Metal

The photon energy is greater than the minimum required for the electrons to escape – photoelectrons are produced at a range of kinetic energies up to a maximum value.


- photoelectric effect?

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Photons

Free electrons

photoelectron

Metal

The photon energy is just large enough to cause emission. Photoelectrons with zero kinetic energy are produced (!).


Work function w o
Work function ( photoelectric effect?Wo)

So, some of the photons energy is needed to remove the electron (Wo), and any surplus becomes kinetic energy.

Energy of photon

energy required to remove electron + KEmax of ejected electron

E = hf = Wo + ½m(vmax)2


Work function w o1
Work function ( photoelectric effect?Wo)


Work function w o2
Work function ( photoelectric effect?Wo)

E = hf = Wo + ½m(vmax)2

KEmax

gradient = h

f

fo(threshold frequency)

An important graph to remember

-Wo


Work function w o and threshold frequency f o
Work function ( photoelectric effect?Wo) and threshold frequency (fo)

E = hf = Wo + ½m(vmax)2

At the threshold frequency, the KE of the ejected electrons is zero, so

Wo = hfo


Stopping potential v s
Stopping potential ( photoelectric effect?Vs)

Remember that the ejected electrons can be stopped by applying a potential difference to oppose their motion (the stopping potential). So

KEmax = eVs

where Vs is the stopping potential and e is the charge on an electron.


E = hf = W photoelectric effect?o + ½m(vmax)2

and

KEmax = eVs

so

hf = hfo + eVs


Nobel prize
Nobel Prize photoelectric effect?

Einstein’s explanation meshed beautifully with experimental observations, and was ultimately verified by Robert Millikan (who first performed the experiment using the stopping potential with sufficient accuracy to verify Einstein’s formulae) in 1916. In 1921, Einstein received the Nobel prize in physics for the photoelectric effect.


An example
An example photoelectric effect?

Light of wavelength 300 nm is incident on a sodium surface (work function 3.0 x 10-19 J). Calculate the maximum kinetic energy of the electrons emitted from the surface. (c = 3.0 x 108 m.s-1 and h = 6.63 x10-34 Js)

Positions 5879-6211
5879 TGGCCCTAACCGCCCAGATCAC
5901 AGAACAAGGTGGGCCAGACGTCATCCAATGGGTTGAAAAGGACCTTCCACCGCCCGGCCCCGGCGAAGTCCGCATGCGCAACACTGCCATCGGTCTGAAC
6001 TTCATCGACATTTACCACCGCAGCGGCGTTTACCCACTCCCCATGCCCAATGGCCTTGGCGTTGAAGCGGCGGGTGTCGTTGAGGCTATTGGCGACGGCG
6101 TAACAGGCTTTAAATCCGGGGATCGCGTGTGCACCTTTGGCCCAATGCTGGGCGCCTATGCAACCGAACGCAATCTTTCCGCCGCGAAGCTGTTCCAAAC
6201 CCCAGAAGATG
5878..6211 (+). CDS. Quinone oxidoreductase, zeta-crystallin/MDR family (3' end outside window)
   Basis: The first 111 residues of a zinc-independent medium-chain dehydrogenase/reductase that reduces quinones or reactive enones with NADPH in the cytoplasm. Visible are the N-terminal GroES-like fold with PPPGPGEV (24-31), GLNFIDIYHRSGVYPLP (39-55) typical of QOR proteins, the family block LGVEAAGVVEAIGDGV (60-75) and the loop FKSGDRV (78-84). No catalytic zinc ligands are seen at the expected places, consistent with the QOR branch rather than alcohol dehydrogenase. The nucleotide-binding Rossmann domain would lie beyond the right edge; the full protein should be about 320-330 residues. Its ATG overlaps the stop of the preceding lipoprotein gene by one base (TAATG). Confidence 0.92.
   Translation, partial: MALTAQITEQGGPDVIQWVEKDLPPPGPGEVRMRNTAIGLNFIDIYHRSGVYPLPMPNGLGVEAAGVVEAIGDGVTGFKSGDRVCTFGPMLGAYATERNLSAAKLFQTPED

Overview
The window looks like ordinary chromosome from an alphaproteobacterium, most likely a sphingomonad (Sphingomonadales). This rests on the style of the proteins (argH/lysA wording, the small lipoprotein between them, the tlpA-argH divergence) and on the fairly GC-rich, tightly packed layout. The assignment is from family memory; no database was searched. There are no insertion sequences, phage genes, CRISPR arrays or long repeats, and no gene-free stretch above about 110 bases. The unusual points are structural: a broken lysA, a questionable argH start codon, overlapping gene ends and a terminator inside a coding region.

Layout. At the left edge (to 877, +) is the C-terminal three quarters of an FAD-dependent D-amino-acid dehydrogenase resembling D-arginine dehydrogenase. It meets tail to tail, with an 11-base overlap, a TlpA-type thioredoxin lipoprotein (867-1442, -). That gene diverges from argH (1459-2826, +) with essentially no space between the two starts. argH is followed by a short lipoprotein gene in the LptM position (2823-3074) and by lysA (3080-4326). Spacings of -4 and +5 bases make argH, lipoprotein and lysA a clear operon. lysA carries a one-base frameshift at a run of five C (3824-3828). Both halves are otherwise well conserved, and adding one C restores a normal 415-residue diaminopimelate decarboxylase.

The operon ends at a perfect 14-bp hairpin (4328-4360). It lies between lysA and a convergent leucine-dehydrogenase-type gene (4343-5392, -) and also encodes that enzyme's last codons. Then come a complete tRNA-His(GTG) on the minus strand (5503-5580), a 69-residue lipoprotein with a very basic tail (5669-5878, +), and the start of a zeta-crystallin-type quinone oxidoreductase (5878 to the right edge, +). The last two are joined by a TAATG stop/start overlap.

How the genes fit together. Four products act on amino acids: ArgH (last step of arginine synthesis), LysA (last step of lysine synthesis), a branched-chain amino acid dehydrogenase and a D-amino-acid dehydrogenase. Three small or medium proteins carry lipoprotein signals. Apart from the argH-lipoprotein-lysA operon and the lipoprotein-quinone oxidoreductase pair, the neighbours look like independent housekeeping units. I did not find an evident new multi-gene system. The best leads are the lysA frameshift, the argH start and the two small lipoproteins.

An example1
An example photoelectric effect?

Light of wavelength 300 nm is incident on a sodium surface (work function 3.0 x 10-19 J). Calculate the maximum kinetic energy of the electrons emitted from the surface. (c = 3.0 x 108 m.s-1 and h = 6.63 x10-34 Js)

hf = W0 + KEmax

f = c/λ so

hc/λ = W0 + KEmax

Rearranging and substituting;

KEmax = 6.63 x 10-34 x 3.0 x 108 – 3.0 x 10-19 = 3.7 x 10-19 J

3.0 x 10-7


An example2
An example photoelectric effect?

So the maximum kinetic energy of an electron emitted by the sodium is 3.7 x 10-19 J.

Don’t forget that often in atomic physics energy is given in electronvolts. An electron volt is the energy given to an electron when it passes through a p.d. of 1 volt (= eV = 1.6 x 10-19 J). So the answer could be expressed as 2.3 eV)


Time for some dead dog action
Time for some dead dog action? photoelectric effect?


Don t try this at home
Don’t try this at home. photoelectric effect?

DANGER

ACID


Ooooooops
Ooooooops! photoelectric effect?

DANGER

ACID


Oh dear
Oh dear! photoelectric effect?

DANGER

ACID


Cool! photoelectric effect?

DANGER

ACID


Page 396 Questions photoelectric effect?3, 6 & 7.

DANGER

ACID


3 photoelectric effect?

a) An electron in the metal surface absorbs energy from a photon of light. If there is enough energy in the photon the electron can escape.


3 photoelectric effect?

b) I = Q/t = 1015 x 1.6 x 10-19 = 0.00016 A


3 photoelectric effect?

c) hf = Wo + KE = Wo + 2.1x1.6x10-19

f = c/λ

hc/λ = Wo + 2.1x1.6x10-19

Wo = hc/λ - 2.1x1.6x10-19 = 3.23 x 10-20 J (0.2 eV)


3 photoelectric effect?

d) 2.1 eV (the same! The KE of the electrons ONLY depends on the frequency of the light)


3 photoelectric effect?

e) Twice the intensity so twice the current

2 x 0.00016 = 0.00032 A


6 photoelectric effect?

  • hfo = 3.0 eV

    5 x 10-4 W per m2,

    so the energy incident on 1.0 x 10-18 m2

    = 5x10-4 x 1.0 x 10-18 = 5 x 10-22 W

    Energy required to liberate 1 electron = 3.0 eV

    = 4.8 x 10-19 J

    Time required = Energy/power = 4.8x10-19/5x10-22 = 960 s


6 photoelectric effect?

b) Electrons should only appear after 960 seconds!


6 photoelectric effect?

c) Individual photons of light carry enough energy for an electron to escape.


7 photoelectric effect?

a) f0 = 5 x 1014 Hz (intercept on the x axis)


7 photoelectric effect?

b) Wo = hf0 = 6.63x10-34 x 5x1014

= 3.315x10-19 J (2.07 eV)


7 photoelectric effect?

c) hf = Wo + KE

KE = hf – Wo

= 6.63x10-34x8x1014 – 3.315x10-19

= 1.989x10-19 J (1.24 eV)

8 x1014


7 photoelectric effect?

d)

6.0 x 1014 Hz